Working with Sound using p5.js

Authored by John Kuiphoff


As soon as we get things animating on the screen, it's only obvious to want to add sound to uhh, you know, make it better.

Before we can begin triggering sounds, we first need to find some sounds. One good place to find some free sounds: http://freesound.org/ - You will need to sign up for an account before you can download any sounds. They have a really good collection - it's worth signing up (and donating if you use them a lot)!

Or, feel free to download a few sounds to play with below:

Download Sounds (.zip)

Once you find a sound that you'd like to use, you'll want to save it as an ".mp3" file. If your sound isn't currently an mp3 file, you may be able to convert it using Audacity.

Place your ".mp3" sound files in your project folder (as you would an image or any other media file) - we'll be accessing the sounds in the next step.

Playing a Sound

Now let's type in the following code into "sketch.js" (adapted from http://p5js.org/learn/examples/Sound_Load_and_Play_Sound.php):

var sound;

function preload()
{
  // initialize sound
  sound = loadSound('pop.mp3');
}


function setup() 
{
  createCanvas(200, 200);
  
  // display instructions
  textAlign(CENTER);
  fill(100);
  noStroke();
  text("Click to play sound", width/2, height/2);
}

function draw()
{
  
}

function mousePressed() 
{
  // trigger sound
  sound.play();
  
  // change background color
  background(random(255), random(255), random(255));
  
}

Looping a Sound

When creating a sketch, you'll often find yourself wanting to loop a soundtrack. After all, adding a soundtrack to your sketch will instantly make your sketch so much cooler than it actually is. Especially Dubstep music - Dubstep makes everything super awesome.

The sketch below will preload our soundtrack to ensure that everything is loaded before the sketch begins. We will also add play and stop buttons to control playback. In addition, we will create a very simple music visualizer that maps the volume to the size of an ellipse.

Download Soundtrack (.zip)

var soundtrack;
var playbutton, stopbutton;
var analyzer;

function preload() 
{
  soundtrack = loadSound('soundtrack.mp3');
}

function setup() 
{
  createCanvas(400, 400);
  
  // loop sound
  soundtrack.loop();
  
  // stop sound to prevent it from playing automatically
  soundtrack.stop();
  
  // play button
  playbutton = createButton('Play');
  playbutton.position(25, 25);
  playbutton.mousePressed(playsound);
  
  // stop button
  stopbutton = createButton('Stop');
  stopbutton.position(75, 25);
  stopbutton.mousePressed(stopsound);
  
  // music visualizer
  analyzer = new p5.Amplitude();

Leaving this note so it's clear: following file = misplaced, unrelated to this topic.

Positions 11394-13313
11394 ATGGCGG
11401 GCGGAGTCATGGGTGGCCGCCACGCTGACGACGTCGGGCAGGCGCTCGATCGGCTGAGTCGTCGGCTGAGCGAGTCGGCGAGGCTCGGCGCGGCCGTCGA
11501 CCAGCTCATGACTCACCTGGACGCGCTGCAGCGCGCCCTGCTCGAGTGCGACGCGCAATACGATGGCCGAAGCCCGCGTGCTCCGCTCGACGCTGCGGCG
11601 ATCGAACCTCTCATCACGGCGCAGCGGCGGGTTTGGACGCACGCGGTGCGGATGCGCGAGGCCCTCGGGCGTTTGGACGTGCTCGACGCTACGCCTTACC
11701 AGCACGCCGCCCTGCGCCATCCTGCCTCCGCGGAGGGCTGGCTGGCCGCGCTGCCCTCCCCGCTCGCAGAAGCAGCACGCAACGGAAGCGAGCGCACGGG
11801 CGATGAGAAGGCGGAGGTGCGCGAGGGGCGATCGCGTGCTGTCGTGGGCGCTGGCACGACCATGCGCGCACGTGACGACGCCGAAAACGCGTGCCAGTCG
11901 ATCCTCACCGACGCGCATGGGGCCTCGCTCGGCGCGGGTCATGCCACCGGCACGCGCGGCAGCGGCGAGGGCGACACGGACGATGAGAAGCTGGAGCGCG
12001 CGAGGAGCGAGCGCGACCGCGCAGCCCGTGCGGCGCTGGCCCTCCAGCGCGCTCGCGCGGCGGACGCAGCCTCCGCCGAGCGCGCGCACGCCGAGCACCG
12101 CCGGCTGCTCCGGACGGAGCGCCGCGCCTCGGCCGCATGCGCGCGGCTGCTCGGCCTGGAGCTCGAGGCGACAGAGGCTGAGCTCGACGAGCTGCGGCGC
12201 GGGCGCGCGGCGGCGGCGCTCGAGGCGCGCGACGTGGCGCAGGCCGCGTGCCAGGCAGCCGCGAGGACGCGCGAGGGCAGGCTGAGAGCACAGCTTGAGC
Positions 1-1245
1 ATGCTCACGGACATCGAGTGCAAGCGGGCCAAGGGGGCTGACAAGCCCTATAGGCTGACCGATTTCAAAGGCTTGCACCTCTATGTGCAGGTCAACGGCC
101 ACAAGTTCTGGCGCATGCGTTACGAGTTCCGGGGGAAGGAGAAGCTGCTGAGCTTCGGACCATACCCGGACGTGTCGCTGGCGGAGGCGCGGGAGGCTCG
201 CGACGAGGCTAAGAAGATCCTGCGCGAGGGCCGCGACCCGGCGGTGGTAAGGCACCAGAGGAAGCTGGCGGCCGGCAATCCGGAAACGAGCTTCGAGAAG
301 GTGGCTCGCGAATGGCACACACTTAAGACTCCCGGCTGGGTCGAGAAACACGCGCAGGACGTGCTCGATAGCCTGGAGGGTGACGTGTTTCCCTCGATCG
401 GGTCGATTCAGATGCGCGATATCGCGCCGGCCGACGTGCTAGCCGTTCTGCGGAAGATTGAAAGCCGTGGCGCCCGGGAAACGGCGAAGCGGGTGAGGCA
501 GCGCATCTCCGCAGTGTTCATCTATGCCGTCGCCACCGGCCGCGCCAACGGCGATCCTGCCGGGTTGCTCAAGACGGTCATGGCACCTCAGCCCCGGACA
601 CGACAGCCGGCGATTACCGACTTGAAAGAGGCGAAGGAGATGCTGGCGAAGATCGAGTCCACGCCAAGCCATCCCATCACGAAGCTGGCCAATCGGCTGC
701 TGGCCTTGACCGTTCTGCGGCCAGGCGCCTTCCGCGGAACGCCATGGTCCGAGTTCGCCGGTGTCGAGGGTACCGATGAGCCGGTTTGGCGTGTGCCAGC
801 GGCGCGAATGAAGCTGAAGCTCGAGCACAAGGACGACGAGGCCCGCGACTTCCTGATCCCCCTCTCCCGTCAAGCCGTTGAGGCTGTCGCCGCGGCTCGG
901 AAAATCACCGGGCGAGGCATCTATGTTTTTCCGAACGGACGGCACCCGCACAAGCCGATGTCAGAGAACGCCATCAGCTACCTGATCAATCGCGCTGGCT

analyzer.setInput(soundtrack);
}

function draw()
{
  background(255);
  
  // draw an ellipse based on current volume level
  var vol = analyzer.getLevel();
  noStroke();
  fill(255, 0, 0);
  ellipse(width/2, height/2, map(vol, 0, 1, 0, width), map(vol, 0, 1, 0, height));
    
}

function playsound() 
{
  if(soundtrack.isPlaying() == false) 
  {
    soundtrack.play();
  } 
}

function stopsound() 
{
  if(soundtrack.isPlaying() == true) 
  {
    soundtrack.pause();
  } 
}

OK, now that you're slightly startled, let's talk through this in a little more detail.

The preload() function will run before the sketch starts. This is helpful if you need to load in large audio files or images. By preloading the sound file, we can be sure that it will be ready to go when we call on it.

function preload() 
{
  soundtrack = loadSound('soundtrack.mp3');
}

In the setup() function, we tell our soundtrack to loop. However, we immediately stop the sound so that it doesn't play automatically. Then, we create two buttons - one button to play the soundtrack; a second button to stop the sound track. The setup() also creates a listener that will read the current volume from the soundtrack.

In the draw() function, we draw an ellipse based on the current sound level. The number returned from analyzer.getLevel() ranges from 0 to 1. The map() function used inside of the ellipse() is a magical thing. It magically converts the volume level (a number from 0 to 1) to a number ranging from 0 to the width or height of the screen. You can use the map() anytime you need to magically increase or decrease a number.

The playsound() function is mapped directly to the play button's click event. If the sound track is not currently playing, we tell the soundtrack to play.

The stopsound() function is mapped directly to the stop button's click event. If the sound track is currently playing, we tell the soundtrack to pause.

Next steps

The sound library is capable of doing some very sophisticated things, such as: recording and saving sound, adding effects, etc. Please refer to the sound reference page on the p5.js website to learn more.